Unlike Cboe, which quickly got to market by partnering with Gemini, CME Group has worked with UK-based Crypto Facilities to create their own bitcoin indices. Called the CME CF Bitcoin Reference Rate and CME CF Bitcoin Real Time Index, the increasingly controversial indices, were introduced in November 2016 and generate a Bitcoin price based on data contributed by participating exchanges.

Just over a year after the indices were launched, the CME Group initiated its own Bitcoin futures contracts (BTC) based on these indices. For the past three months, BTC futures contracts have traded an average of $ 130 million in nominal volume per day, according to company data.

While CME Group’s global head of equity products Tim McCourt said Forbes The exchange currently has no plans to launch Ethereum futures, a very well-known playbook like Bitcoin has already developed. Just last month, CME Group announced that it had partnered with Crypto Facilities, the company that helped it with Bitcoin futures, and launched an Ether-Dollar reference rate and real-time index.

Launched in phases, the index became a full “industrial” service earlier this month, and while the number of subscribers is not disclosed, a spokesman for CME Group told Forbes that the company’s Ether landing page has been running since launch Has been visited 5,200 times. McCourt says the CME Group measures the interest of existing market participants in the index and could build any number of services depending on demand.

“Just as the Bitcoin future was designed and implemented in response to customer demand,” said McCourt, “will any further product development, be it ether or other tokens, crypto or digital assets.”

Despite the CME Group’s refusal to track its Bitcoin futures with an Ethereum futures product, a closer look at the exchange’s past work with Crypto Facilities provides some hard evidence of what this “customer demand” might look like.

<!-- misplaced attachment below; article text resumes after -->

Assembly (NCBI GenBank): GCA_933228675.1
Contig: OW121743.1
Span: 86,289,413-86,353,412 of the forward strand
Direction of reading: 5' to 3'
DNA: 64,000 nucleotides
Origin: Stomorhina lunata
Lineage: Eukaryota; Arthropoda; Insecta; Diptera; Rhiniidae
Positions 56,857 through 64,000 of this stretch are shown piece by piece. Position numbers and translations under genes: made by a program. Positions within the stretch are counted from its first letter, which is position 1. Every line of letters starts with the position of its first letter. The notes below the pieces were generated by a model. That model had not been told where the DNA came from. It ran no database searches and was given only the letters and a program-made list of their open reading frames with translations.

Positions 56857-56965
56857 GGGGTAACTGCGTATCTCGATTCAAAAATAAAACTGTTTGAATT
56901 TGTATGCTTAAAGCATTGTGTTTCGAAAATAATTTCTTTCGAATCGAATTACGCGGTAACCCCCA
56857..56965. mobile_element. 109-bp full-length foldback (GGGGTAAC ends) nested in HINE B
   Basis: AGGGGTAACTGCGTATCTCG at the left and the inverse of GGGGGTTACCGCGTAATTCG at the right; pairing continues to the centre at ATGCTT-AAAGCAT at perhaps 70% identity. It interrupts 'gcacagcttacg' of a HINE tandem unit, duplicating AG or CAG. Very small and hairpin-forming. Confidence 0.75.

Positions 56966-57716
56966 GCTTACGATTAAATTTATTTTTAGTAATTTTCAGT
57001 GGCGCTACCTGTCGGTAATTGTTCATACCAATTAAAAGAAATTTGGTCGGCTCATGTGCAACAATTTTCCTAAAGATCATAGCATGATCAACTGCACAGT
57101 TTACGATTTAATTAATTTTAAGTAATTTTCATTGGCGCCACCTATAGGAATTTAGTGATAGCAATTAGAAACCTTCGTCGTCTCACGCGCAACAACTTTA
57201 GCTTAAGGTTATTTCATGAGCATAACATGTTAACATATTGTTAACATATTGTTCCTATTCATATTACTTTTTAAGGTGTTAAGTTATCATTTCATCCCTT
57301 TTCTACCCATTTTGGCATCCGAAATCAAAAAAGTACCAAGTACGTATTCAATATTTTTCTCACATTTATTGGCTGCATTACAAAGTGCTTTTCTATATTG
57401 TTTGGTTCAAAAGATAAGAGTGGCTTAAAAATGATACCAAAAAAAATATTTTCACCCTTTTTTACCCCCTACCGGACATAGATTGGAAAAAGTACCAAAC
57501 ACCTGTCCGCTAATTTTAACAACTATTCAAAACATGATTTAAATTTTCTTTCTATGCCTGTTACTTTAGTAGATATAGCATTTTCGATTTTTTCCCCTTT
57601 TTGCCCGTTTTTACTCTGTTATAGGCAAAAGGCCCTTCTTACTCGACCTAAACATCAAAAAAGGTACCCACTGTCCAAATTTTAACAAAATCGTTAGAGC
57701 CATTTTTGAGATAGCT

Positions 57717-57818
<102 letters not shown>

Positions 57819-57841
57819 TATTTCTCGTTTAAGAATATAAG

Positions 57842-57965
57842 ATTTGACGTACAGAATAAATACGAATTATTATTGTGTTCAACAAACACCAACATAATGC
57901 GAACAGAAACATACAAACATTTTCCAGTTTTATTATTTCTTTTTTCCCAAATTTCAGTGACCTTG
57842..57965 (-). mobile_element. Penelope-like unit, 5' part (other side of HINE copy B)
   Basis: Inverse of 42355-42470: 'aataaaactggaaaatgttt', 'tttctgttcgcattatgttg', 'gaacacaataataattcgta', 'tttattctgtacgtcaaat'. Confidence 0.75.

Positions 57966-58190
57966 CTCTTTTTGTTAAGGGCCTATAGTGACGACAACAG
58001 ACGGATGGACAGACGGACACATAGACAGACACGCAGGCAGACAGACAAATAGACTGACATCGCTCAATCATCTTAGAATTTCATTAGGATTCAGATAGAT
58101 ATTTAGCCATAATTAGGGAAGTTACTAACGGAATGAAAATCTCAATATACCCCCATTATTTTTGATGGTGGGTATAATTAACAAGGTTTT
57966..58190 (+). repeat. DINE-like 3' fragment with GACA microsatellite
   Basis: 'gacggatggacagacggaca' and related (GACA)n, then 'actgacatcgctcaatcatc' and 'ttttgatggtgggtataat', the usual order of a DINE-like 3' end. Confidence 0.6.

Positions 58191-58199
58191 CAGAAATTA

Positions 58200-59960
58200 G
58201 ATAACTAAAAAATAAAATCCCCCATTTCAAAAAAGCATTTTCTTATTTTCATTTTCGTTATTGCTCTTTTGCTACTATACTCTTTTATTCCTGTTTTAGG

Long before the CME Group launched Bitcoin futures, its partner, Crypto Facilities, had started offering the contracts and is continuing to expand their related services. The London-based startup, founded in 2015, is years ahead of the curve in the field of cryptocurrency futures. Under the supervision of the less stringent UK regulator, the Financial Conduct Authority (FCA), Crypto Facilities had started trading XRP futures back in October 2016, and last month, just a week before the CME Group released its ether indices, Crypto Facilities launched the first regulated Ethereum futures using the same indices.

In the short time since these Ethereum futures were launched, they have grown to a tenth of the total, and company founder and CEO Timo Schlaefer expects a transaction volume of $ 150 million this quarter alone. Monthly XRP volume is now about $ 125 million compared to $ 30 million in February, he said, and total futures trading volume increased 84% in Q1 2018 compared to Q4 2017, he added.

“We see a strong demand for reliable and trustworthy price points for the top cryptocurrencies,” said Schlaefer.

But of course, in the emerging world of cryptocurrency futures, not all is beneficial. Aside from growing concerns that the ability to short Bitcoin contributed to the cryptocurrency’s price drop from $ 19,000 last year to $ 6,420 today, there are growing concerns about even more malicious tampering.

Last week, the CFTC requested data from several exchanges related to the CME CF Bitcoin reference rate. Despite a number of safeguards for the benchmark rate, including a volume-weighted median of the data and discarding outlier data points, concerns remain that the largely unregulated nature of the underlying exchanges providing the data is a potential weakness in the system.

To address these and other concerns, Crypto Facilities hired Sui Chung, former CEO of E., last monthuromoney institutional investorto monitor the index and price product business. Acknowledging the concerns, Chung detailed the cryptocurrency futures weighting process in an email to Forbes, and stood by the data:

“We are constantly reviewing the acceptance and liquidity of tokens to understand whether the market requires it and we can achieve reliable, trustworthy and robust price points.”